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Trump, Sanders outperforming Clinton among white men

Clinton won white male voters eight years ago, but in 2016 they're responding to anti-establishment, anti-free trade messages from Sanders and Trump.
By Eric DuVall   |   March 18, 2016 at 3:33 PM
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As Hillary Clinton and Bernie Sanders vie to create the broad coalition of voters needed to win their party's nomination, one bloc's influence could be overlooked in the diverse Democratic electorate: white men.

Clinton has lost the white male vote to Sanders in all but three states -- and by double digits in Ohio on Tuesday, where those voters are crucial to victory in November.

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Exit polls in Ohio indicate part of the reason for Clinton's failure is messaging, and part is the outsized role Republican front-runner Donald Trump is having in open primary states.

Clinton fares well among registered Democrats of either gender. But she does not do nearly as well among independents. Those independent voters can pick which primary they want to vote in, and turnout numbers show many of them voted on the Republican side this year.

It's also worth factoring in the obvious: white, blue-collar "Reagan Democrats" are called something else now -- Republicans. And many of them are being aggressively courted by Trump, who has given voice to the frustration many working class white Americans feel about the direction the country is headed.

Indeed, turnout numbers have shown the inverse of 2008. That year, independent voters flocked to the Democratic primary, having developed strong feelings about Clinton and Obama. This year, they are voting in the Trump-dominated GOP primary in record numbers.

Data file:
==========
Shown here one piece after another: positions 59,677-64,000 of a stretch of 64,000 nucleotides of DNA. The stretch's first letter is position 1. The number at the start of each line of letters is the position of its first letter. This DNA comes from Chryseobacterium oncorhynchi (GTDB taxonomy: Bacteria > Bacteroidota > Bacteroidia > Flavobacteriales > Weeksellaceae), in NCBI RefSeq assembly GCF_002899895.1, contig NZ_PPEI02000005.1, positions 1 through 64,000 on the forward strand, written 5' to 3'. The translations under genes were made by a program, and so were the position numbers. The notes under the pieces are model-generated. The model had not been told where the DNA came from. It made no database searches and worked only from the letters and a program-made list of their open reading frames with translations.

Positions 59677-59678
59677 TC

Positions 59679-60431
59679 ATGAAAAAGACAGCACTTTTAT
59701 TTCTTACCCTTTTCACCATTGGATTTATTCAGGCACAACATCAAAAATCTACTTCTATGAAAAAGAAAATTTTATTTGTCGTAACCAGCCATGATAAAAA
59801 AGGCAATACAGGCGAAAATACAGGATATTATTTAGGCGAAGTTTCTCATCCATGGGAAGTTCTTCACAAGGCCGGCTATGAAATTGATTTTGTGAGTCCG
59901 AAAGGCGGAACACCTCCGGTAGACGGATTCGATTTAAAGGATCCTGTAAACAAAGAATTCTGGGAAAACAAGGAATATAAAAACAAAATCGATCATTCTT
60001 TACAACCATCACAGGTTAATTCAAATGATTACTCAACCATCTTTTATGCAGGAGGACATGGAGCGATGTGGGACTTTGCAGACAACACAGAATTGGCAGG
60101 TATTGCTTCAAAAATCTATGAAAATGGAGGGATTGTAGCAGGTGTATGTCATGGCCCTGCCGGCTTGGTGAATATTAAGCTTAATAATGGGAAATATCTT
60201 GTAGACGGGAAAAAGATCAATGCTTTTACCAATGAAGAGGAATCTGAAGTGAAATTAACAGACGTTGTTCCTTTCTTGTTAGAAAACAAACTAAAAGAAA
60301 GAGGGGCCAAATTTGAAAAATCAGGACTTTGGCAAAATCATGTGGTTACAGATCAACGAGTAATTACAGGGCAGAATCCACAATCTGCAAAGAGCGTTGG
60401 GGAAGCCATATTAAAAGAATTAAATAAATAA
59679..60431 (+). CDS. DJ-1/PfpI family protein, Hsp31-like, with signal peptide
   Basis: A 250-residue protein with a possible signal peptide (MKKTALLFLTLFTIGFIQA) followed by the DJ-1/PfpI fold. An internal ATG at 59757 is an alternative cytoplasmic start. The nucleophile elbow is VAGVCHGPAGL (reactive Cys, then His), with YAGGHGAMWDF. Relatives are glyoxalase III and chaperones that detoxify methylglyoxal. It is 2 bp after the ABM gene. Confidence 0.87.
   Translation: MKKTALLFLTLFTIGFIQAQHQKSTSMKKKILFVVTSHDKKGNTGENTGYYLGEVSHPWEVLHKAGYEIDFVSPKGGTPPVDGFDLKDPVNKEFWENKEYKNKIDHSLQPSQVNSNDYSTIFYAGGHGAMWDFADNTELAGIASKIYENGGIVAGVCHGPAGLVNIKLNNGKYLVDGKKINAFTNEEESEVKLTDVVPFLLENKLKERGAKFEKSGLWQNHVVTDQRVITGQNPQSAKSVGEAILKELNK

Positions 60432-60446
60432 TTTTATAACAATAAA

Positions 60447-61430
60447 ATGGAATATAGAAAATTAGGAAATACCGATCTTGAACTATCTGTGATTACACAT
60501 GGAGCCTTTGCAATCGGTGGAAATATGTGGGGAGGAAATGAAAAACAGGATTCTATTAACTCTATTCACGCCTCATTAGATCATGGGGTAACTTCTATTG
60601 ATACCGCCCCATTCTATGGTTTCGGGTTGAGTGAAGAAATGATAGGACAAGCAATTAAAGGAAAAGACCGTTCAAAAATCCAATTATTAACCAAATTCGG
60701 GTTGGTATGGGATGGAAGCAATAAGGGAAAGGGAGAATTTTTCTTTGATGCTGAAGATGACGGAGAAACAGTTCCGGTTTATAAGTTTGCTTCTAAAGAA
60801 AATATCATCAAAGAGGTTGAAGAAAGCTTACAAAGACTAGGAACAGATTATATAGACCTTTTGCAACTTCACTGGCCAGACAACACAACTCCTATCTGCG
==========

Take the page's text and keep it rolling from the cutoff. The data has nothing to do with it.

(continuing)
While Trump and Sanders have virtually nothing in common in style, they do have two important traits in common that could explain why they are outperforming Clinton with white men. Trump and Sanders are seen by voters as outsiders storming the political establishment and they both vehemently oppose free trade deals they say have cost American jobs.

On trade, Sanders and Trump share a position that resonates deeply with white male voters, many of whom have faced economic hardship as once-lucrative industrial jobs across the Midwest have vanished.

On the Republican side, the free trade assault resonates with economically disenfranchised voters.

"You know, Michigan's been stripped," Trump told CNN's Anderson Cooper after winning the state's primary. "You look at those empty factories all over the place. And nobody hits that message better than me."

The heart of that anti-free trade appeal on the Democratic side is with organized labor, a political constituency that is also dominated by white men. In Michigan, Sanders captured 62 percent of the white male vote, NPR exit polling showed. Had Clinton come anywhere near splitting them evenly, rather than losing more than six-in-10, she may have avoided what is the most embarrassing primary defeat for her so far in the campaign.

While 2016 has seen Trump and Sanders play to the white vote, it wasn't always like that. In 2008, Clinton was the candidate most aggressively courting their support -- and while she did not win the nomination, her arguments proved persuasive among white voters in that campaign. She won a majority of the white male vote against Obama in the Democratic primary, in part by appealing more to their issues eight years ago than she has thus far in her second presidential campaign.

In 2008, Clinton made a point of defending the Second Amendment and spoke fondly about her father teaching her to shoot a gun as a young girl.

In 2016, she has revised her appeal to Democrats, focusing much more on gun violence and institutional racism in law enforcement -- issues that appeal greatly to black and Hispanic voters, but not nearly as much to white people, particularly men.

If Clinton wins the nomination, she will not need a majority of white men to vote for her to win in November. In 2008, Barack Obama won the general election rather handily, while only receiving about 35 percent of the white male vote. No Democrat has carried a majority of the group since Lyndon Johnson in 1964.

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